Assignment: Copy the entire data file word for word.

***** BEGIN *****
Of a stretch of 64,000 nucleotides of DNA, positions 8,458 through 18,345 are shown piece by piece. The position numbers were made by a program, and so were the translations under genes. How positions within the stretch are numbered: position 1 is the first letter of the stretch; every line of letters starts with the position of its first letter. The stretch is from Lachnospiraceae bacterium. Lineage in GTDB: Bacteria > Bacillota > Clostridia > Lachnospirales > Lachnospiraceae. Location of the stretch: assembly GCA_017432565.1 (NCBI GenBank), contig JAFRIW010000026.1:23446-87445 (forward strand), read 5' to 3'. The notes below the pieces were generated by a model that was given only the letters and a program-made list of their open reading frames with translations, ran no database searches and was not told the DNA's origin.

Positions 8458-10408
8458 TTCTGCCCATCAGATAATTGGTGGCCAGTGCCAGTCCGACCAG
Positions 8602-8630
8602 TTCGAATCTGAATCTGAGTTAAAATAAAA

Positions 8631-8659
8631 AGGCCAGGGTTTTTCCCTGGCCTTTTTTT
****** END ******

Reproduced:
Of a stretch of 64,000 nucleotides of DNA, positions 8,458 through 18,345 are shown piece by piece. The position numbers were made by a program, and so were the translations under genes. How positions within the stretch are numbered: position 1 is the first letter of the stretch; every line of letters starts with the position of its first letter. The stretch is from Lachnospiraceae bacterium. Lineage in GTDB: Bacteria > Bacillota > Clostridia > Lachnospirales > Lachnospiraceae. Location of the stretch: assembly GCA_017432565.1 (NCBI GenBank), contig JAFRIW010000026.1:23446-87445 (forward strand), read 5' to 3'. The notes below the pieces were generated by a model that was given only the letters and a program-made list of their open reading frames with translations, ran no database searches and was not told the DNA's origin.

Positions 8458-10408
8458 TTCTGCCCATCAGATAATTGGTGGCCAGTGCCAGTCCGACCAG
Positions 8602-8630
8602 TTCGAATCTGAATCTGAGTTAAAATAAAA

Positions 8631-8659
8631 AGGCCAGGGTTTTTCCCTGGCCTTTTTTT